How to Solve Problems in Your Marriage
- Dr. David B. Hawkins The Marriage Recovery Center
- 2020 15 Sep
I sat this morning listening to a couple bicker about whether his contact with other women at his office was “a major issue,” or “nothing to worry about.”
To set the stage, he has had several emotional affairs at his office. He vows he has changed and is no longer tempted to become emotionally involved with other women. He is sorry for what he has done and is willing to take action to ensure he is safe in the future.
“I know what I did was wrong,” he said. “I shouldn’t have done it and I won’t ever do it again. I want to work on our marriage.”
“Yes, but you did it once,” she said. “If you did it once you can do it again. I can never trust you the same way I did before.”
“So, do you want me to quit my job?” he asked.
“I don’t know,” she said. “Maybe. I want you to be willing to quit your job.”
“But there is no place perfectly safe,” he said. “If I’m going to cheat, which I’m not, I can cheat anywhere. I’m not going to quit my job.”
“That doesn’t make me feel very secure,” she said.
Back and forth they went.
He argued that his unfaithfulness was wrong, but was now over. He was willing to take precautions to guard against anything unhealthy happening again but one could say he was making a molehill out of a mountain.
She argued that his past meant he would always be in danger and could not be trusted. One could say she was making a mountain out of a molehill.
And so it went.
As you read this story you may be inclined to vote for one side or the other. You may be saying, “He deserves to be cut some slack. He’s sorry and is watching his behavior. She needs to let up.”
Or, you side with her. “He slipped up more than once and needs to be able to voice her concerns as often as she needs to make her feel secure.”
Rather than offer a vote, I suggest the task is for this couple to work together. Both have their perspective and both sides have merit. Notice, however, that both waste a great deal of energy bickering and trying to “prove their point.”
Scripture says, “Two are better than one, because they have a good reward for their toil.” (Ecclesiastes 4:9) Many other Scriptures talk about the importance of cooperating with one another.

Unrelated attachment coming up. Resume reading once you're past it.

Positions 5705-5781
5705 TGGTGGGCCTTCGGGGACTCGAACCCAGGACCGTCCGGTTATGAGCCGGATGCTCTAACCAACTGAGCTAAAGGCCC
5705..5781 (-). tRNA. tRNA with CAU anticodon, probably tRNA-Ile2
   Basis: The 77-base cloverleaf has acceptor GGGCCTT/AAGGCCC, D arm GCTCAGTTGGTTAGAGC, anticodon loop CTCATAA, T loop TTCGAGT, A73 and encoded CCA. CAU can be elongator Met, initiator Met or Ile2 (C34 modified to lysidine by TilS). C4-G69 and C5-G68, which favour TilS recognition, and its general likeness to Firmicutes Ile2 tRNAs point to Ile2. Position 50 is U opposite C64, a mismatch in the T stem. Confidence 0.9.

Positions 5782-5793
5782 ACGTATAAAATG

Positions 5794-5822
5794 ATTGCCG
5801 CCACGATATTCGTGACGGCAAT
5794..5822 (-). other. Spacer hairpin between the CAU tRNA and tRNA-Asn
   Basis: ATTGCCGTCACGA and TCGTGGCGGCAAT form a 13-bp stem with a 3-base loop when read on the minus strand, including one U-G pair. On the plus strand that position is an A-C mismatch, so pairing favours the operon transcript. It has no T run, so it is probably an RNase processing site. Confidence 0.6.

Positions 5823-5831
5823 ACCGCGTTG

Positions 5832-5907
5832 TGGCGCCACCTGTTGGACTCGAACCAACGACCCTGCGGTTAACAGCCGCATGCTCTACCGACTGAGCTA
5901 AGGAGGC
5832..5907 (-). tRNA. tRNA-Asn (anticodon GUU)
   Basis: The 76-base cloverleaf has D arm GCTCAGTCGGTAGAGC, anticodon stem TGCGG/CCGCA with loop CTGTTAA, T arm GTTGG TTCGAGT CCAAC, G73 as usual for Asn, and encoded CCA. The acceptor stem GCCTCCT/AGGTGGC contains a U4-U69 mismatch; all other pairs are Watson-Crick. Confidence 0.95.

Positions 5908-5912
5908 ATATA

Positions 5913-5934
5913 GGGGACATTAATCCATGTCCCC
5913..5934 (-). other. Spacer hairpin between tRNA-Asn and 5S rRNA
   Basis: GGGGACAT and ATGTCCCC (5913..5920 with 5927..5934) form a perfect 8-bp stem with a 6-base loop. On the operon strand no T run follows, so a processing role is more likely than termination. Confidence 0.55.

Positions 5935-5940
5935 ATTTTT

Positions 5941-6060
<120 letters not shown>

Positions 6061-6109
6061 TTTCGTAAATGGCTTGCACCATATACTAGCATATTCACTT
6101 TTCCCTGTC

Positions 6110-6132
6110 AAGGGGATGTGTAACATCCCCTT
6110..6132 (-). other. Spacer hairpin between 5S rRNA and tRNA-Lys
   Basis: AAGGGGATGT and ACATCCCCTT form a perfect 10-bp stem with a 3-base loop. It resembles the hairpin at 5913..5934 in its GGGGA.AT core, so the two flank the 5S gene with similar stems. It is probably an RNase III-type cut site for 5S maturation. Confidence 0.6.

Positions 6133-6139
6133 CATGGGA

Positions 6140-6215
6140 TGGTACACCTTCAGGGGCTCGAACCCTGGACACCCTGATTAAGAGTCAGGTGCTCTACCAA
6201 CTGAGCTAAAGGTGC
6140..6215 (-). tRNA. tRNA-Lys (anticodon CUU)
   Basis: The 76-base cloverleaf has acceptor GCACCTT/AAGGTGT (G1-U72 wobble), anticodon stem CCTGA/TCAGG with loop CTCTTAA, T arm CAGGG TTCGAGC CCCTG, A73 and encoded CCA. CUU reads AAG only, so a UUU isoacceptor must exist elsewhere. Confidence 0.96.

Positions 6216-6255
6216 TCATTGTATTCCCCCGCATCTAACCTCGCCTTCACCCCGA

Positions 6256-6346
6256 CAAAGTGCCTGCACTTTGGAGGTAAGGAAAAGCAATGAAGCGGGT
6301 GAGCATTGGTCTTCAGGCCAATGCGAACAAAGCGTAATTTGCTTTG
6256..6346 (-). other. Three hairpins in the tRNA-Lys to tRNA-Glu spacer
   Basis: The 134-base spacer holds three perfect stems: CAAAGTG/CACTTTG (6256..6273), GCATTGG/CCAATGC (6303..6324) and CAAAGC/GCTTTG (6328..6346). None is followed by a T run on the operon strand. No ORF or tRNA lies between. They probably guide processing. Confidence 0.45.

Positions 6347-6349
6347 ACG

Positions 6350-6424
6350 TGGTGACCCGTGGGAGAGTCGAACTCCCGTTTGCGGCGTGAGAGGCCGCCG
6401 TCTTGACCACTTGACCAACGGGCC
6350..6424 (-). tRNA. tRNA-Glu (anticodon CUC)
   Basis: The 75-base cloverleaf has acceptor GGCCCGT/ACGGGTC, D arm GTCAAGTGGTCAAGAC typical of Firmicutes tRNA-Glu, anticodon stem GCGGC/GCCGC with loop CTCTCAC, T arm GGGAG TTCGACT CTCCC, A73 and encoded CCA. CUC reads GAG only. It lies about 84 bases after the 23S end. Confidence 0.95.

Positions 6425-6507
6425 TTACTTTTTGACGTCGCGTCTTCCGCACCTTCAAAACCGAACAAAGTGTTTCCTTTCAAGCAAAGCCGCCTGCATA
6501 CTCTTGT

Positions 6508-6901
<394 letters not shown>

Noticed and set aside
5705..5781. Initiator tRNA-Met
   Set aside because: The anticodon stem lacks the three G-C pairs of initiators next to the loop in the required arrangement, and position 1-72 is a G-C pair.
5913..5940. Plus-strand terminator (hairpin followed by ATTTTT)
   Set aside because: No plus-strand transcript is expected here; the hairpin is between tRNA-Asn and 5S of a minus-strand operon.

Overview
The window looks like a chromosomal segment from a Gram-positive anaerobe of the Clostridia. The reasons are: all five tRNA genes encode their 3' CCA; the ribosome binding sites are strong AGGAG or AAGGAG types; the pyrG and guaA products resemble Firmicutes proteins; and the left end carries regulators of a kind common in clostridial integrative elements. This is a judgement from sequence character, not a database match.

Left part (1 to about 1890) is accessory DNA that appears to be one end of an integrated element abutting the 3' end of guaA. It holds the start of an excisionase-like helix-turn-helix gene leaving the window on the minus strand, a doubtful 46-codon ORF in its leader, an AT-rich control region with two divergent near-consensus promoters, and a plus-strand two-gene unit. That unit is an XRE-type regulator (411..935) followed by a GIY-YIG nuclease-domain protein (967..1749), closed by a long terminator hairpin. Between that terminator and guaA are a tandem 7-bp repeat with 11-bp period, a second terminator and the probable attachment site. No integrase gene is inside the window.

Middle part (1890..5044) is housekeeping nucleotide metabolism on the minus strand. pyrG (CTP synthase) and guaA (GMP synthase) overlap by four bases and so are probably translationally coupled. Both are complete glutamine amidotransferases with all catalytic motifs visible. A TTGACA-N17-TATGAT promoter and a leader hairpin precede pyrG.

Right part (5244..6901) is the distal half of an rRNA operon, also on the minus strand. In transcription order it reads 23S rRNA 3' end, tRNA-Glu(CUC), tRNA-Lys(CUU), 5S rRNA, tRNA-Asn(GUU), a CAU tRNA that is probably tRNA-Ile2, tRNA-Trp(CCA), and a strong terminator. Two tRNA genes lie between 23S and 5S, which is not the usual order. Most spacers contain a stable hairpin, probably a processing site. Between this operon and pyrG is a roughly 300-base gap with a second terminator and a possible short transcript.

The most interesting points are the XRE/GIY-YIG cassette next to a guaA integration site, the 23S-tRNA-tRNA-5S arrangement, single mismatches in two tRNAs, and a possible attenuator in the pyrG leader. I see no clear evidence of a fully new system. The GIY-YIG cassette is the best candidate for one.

Let’s discuss how this couple can work together on this critical issue:
First, agree that we need to come to agreement on issues. Remember that we are called upon to come to an agreement. Neither partner is “right,” and neither is “wrong.” Issues are most often something in the middle, with feelings needing to be understood, validated and addressed. Getting caught up in right/wrong is divisive and sets the couple up for becoming adversarial with one another.
Second, agree that cooperation and collaboration are key. The process is usually the problem. In other words, it is often how a couple talks to each other that creates the problem. When couples master the art of collaboration, they are better equipped to solve problems.
Third, agree on the solution, not focusing on the problem. Couples need to practice focusing on solutions. Staying flexible and brainstorming possibilities often yields great results. Focus on the solution, not the problem. Make sure that your conversation is “solution-focused,” not laboring on the problem. Make sure you remain positive, agreeing that you can solve anything as long as you focus on the solution.
Finally, agree to pray about the matter. Pray before you talk about any substantive issue. God promises to give us wisdom if we ask for it. Make sure you’ve taken time to sit together and pray over a concern. Ask God to give you hearts of humility and wisdom.
Do you find yourself in power struggles with your mate? Do you need a strong dose of humility, seeking to collaborate with one another? If you would like further help, we are here for you. Please send responses to me at email@example.com and also read more about The Marriage Recovery Center on our website and learn about our Personal and Marriage Intensives.
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